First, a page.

Journal Archives > BGCNews > Observations on the Propagation of Cupressus dupreziana Camus, an Endemic Saharan Gymnosperm
Observations on the Propagation of Cupressus dupreziana Camus, an Endemic Saharan Gymnosperm
Volume 3 Number 3 - February 1999
Rob Nicholson, Garcia Bibiana, Bailo McDaniel & Cary MacRay
Cupressus dupreziana, commonly called "Saharan cypress," is an extremely rare coniferous plant belonging to the Cupressaceae. C. dupreziana is one of the 20 to 25 species in the genus Cupressus, most are trees and many are characterized by restricted ranges. Closely related to Chamaecyparis, Cupressus plants are fast-growing trees often found in hot, arid regions, and are present both in the Old and New World.
The Saharan cypress is native to a small, dry, mountainous region of the central Saharan desert in south east Algeria. Very few trees remain alive in their natural environment. In fact, in 1985 only 160 specimens were found in Algeria and C. dupreziana is considered to be one of the world's 12 rarest trees. The 1997 IUCN Red List gives the species a ranking of critically imperiled (E). Some of these trees are estimated to be over 3000 years old and are the last remaining vestiges of a forest assemblage that existed during the moister and cooler Pleistocene epoch. This remarkable age makes this wild population a valuable resource for dendroclimatological research.
The conservatory collections of the Smith College Botanic Garden include two trees that were grown from seed collected by Nicholson in 1985 on the Tassili-n-Ajjer Plateau, an area famous not only for the Sahara Cypress but for thousands of prehistoric cave paintings. We sought to propagate rooted cuttings from our two plants so that we could distribute this rare plant to other botanic gardens for study and preservation purposes. Cuttings from each clone were stuck during early winter (12/15) with a total of ten treatment options used on each clone. One group of cuttings was stuck in a medium of coarse sand and perlite (1:1 by volume), placed in a cool greenhouse 45-60 ºF., on an open bench, and received no bottom heat (I). These were watered whenever the medium appeared dry. The second set was stuck in the same medium but was placed in a greenhouse heated to 60-75 ºF., under an intermittent mist system with bottom heat to 70 ºF (II).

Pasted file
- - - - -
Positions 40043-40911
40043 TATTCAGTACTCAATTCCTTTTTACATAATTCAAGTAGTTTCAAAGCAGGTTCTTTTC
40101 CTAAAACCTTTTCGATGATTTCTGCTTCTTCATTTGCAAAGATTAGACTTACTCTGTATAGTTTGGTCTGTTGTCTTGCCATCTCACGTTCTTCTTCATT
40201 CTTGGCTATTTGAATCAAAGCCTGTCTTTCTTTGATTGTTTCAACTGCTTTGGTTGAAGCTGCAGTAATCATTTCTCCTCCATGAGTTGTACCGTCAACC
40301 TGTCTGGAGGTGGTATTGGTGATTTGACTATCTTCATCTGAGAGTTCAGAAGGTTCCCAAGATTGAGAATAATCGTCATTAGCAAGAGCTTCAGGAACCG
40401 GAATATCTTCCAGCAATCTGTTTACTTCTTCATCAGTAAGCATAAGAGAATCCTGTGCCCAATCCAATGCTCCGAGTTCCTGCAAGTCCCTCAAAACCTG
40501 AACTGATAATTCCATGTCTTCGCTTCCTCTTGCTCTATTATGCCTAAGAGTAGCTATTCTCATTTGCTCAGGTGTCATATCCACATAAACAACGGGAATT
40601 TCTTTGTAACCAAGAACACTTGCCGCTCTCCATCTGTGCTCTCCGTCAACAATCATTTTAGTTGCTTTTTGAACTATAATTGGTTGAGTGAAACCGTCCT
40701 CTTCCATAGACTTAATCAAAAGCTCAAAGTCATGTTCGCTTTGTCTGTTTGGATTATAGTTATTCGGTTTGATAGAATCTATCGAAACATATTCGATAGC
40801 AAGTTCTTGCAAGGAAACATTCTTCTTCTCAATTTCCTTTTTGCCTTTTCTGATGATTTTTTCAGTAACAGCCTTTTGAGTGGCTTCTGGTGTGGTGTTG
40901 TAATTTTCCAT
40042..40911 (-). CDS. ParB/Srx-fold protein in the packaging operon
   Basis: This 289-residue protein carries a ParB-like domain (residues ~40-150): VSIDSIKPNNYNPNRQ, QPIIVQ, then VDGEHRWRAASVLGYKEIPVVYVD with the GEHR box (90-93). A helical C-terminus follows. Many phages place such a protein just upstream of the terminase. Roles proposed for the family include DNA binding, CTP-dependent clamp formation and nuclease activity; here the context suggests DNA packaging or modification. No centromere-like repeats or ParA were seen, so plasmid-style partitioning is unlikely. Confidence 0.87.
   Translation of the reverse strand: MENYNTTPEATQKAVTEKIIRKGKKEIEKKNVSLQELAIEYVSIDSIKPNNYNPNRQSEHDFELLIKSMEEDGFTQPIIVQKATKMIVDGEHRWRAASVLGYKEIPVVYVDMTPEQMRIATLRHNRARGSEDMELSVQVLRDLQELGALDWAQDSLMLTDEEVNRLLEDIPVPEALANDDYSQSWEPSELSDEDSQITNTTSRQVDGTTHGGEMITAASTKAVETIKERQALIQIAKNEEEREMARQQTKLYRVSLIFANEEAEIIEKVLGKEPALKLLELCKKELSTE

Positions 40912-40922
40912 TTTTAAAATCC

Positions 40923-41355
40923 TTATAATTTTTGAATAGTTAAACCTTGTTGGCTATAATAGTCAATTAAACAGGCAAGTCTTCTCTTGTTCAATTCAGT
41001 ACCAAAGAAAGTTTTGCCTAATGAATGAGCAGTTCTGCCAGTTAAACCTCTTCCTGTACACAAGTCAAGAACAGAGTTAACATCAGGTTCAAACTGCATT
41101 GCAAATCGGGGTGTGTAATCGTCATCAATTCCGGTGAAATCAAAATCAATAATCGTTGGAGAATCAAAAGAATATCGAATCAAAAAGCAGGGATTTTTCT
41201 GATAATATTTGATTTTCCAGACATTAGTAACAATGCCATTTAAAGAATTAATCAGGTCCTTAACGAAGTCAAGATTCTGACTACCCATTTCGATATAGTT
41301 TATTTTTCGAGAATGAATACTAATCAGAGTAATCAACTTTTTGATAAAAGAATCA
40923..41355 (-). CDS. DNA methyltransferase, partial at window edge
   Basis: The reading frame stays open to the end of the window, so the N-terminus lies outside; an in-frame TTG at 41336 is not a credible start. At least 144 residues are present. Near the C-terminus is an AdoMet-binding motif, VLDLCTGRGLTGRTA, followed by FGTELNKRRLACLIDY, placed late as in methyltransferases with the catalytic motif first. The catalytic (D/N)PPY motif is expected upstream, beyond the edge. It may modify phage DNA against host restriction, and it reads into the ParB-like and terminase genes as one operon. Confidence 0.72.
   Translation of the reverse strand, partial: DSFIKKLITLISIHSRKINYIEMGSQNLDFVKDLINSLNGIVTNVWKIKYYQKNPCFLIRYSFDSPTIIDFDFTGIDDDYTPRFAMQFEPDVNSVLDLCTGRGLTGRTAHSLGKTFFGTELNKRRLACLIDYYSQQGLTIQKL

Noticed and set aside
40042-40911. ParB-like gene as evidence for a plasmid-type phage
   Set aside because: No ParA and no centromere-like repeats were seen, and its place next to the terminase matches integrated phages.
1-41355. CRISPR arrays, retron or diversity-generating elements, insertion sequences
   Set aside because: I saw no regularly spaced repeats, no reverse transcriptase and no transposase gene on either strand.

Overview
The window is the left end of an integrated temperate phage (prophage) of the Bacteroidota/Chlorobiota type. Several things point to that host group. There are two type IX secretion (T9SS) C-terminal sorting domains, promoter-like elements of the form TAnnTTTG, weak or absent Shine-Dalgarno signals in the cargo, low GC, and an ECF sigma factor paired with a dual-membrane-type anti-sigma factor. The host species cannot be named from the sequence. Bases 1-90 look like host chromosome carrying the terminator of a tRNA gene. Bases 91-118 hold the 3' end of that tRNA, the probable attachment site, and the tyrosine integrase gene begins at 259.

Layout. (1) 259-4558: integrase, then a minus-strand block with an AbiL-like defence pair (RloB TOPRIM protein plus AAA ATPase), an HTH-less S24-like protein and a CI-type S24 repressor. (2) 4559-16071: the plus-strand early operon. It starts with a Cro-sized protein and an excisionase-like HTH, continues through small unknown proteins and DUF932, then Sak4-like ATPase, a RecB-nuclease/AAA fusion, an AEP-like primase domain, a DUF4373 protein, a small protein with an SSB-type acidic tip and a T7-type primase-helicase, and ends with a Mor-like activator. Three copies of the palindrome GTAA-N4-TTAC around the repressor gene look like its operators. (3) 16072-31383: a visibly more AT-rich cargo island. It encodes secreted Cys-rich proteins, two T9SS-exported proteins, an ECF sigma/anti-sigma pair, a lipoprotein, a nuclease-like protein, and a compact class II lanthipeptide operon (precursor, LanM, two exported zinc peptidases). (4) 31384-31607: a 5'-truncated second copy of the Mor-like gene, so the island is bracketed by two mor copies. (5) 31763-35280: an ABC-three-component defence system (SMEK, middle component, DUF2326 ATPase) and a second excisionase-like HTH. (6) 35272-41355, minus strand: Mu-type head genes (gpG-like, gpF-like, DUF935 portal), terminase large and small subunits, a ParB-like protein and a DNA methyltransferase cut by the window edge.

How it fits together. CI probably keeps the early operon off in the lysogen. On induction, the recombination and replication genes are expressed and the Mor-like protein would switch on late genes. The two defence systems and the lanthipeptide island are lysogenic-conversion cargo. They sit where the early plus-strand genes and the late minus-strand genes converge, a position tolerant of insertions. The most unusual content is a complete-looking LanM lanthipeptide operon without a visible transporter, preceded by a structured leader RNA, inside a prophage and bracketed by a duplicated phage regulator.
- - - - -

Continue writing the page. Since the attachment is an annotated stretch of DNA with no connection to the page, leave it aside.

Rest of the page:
The five pretreatments of the cuttings included a control (no hormone), 24 hour basal soaks in 500 ppm or 1000 ppm Indole Butyric Acid (potassium salt), or 10 second basal quick dips in 10,000 or 20,000 ppm Indole Butyric Acid (potassium salt). After six months these cuttings were examined for the percentage of those that rooted and the average number of roots per cutting for each treatment.
Vegetative Propagation of Cupressus dupreziana
Percentage rooting of stem cuttings and average number of roots per cutting (10 cuttings per treatment).
The cuttings of the tree did very poorly under the first set of conditions-none of them rooted, even though they were treated with various concentrations of Indole Butyric Acid. However, they rooted successfully under the second set of conditions. The cuttings of Clone A soaked in a 500 ppm and 1000 ppm IBA solution for 24 hours were the most successful of their group, with 90 % rooted each. The results for clone B show that in this group the 500 IBA conc. (24-hour soak) was also the most successful (70% rooted), but, unlike in clone A, the 1000 IBA conc. soak was not very successful (30% rooted). Despite this, the 500 and 1000 IBA conc. 24-hour soaks were overall the most successful. They had combined clone A and B percentage rooting of 70%, versus 45% percentage rooting for combined 10,000 and 20,000 IBA conc.10-second dips, and 50% for combined control cuttings.
These results allow us to make the following observations:
The data obtained from this experiment gave us valuable insight on the most effective method of propagation for Cupressus dupreziana. We are now able to suggest more reliable conditions for vegetative propagation of this endangered coniferous species, making the spread and cultivation of new specimens worldwide more successful and easier than it had been in the past. The plants resulting from this experiment were grown for two years and sent to the Huntington Botanic Garden in San Marino, California for further distribution in a more amenable climate. Botanic Gardens interested in receiving unrooted cuttings can contact the authors at Smith College Botanic Garden.
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